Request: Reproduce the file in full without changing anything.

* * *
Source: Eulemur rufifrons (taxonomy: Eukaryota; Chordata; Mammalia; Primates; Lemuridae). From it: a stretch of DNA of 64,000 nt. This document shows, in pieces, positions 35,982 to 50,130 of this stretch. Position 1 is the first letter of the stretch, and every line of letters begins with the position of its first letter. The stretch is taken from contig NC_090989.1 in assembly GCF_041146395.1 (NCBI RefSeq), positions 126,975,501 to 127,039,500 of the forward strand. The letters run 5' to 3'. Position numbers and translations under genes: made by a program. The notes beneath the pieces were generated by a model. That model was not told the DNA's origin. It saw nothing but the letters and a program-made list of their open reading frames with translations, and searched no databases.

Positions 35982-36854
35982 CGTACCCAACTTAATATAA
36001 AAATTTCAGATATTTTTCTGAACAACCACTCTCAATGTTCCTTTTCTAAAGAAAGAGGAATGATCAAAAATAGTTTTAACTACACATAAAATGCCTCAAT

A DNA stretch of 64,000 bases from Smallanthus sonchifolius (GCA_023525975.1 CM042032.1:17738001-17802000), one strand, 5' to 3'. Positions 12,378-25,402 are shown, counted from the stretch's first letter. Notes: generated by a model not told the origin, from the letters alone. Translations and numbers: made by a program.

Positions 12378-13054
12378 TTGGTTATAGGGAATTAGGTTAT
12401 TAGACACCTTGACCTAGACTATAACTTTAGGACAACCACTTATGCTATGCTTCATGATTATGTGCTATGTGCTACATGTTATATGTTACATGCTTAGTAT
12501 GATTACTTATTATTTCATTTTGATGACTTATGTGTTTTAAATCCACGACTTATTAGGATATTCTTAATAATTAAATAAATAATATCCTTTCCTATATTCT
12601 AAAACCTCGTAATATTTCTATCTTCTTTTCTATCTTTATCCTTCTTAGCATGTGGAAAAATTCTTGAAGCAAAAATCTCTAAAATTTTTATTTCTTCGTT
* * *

Source: Eulemur rufifrons (taxonomy: Eukaryota; Chordata; Mammalia; Primates; Lemuridae). From it: a stretch of DNA of 64,000 nt. This document shows, in pieces, positions 35,982 to 50,130 of this stretch. Position 1 is the first letter of the stretch, and every line of letters begins with the position of its first letter. The stretch is taken from contig NC_090989.1 in assembly GCF_041146395.1 (NCBI RefSeq), positions 126,975,501 to 127,039,500 of the forward strand. The letters run 5' to 3'. Position numbers and translations under genes: made by a program. The notes beneath the pieces were generated by a model. That model was not told the DNA's origin. It saw nothing but the letters and a program-made list of their open reading frames with translations, and searched no databases.

Positions 35982-36854
35982 CGTACCCAACTTAATATAA
36001 AAATTTCAGATATTTTTCTGAACAACCACTCTCAATGTTCCTTTTCTAAAGAAAGAGGAATGATCAAAAATAGTTTTAACTACACATAAAATGCCTCAAT

A DNA stretch of 64,000 bases from Smallanthus sonchifolius (GCA_023525975.1 CM042032.1:17738001-17802000), one strand, 5' to 3'. Positions 12,378-25,402 are shown, counted from the stretch's first letter. Notes: generated by a model not told the origin, from the letters alone. Translations and numbers: made by a program.

Positions 12378-13054
12378 TTGGTTATAGGGAATTAGGTTAT
12401 TAGACACCTTGACCTAGACTATAACTTTAGGACAACCACTTATGCTATGCTTCATGATTATGTGCTATGTGCTACATGTTATATGTTACATGCTTAGTAT
12501 GATTACTTATTATTTCATTTTGATGACTTATGTGTTTTAAATCCACGACTTATTAGGATATTCTTAATAATTAAATAAATAATATCCTTTCCTATATTCT
12601 AAAACCTCGTAATATTTCTATCTTCTTTTCTATCTTTATCCTTCTTAGCATGTGGAAAAATTCTTGAAGCAAAAATCTCTAAAATTTTTATTTCTTCGTT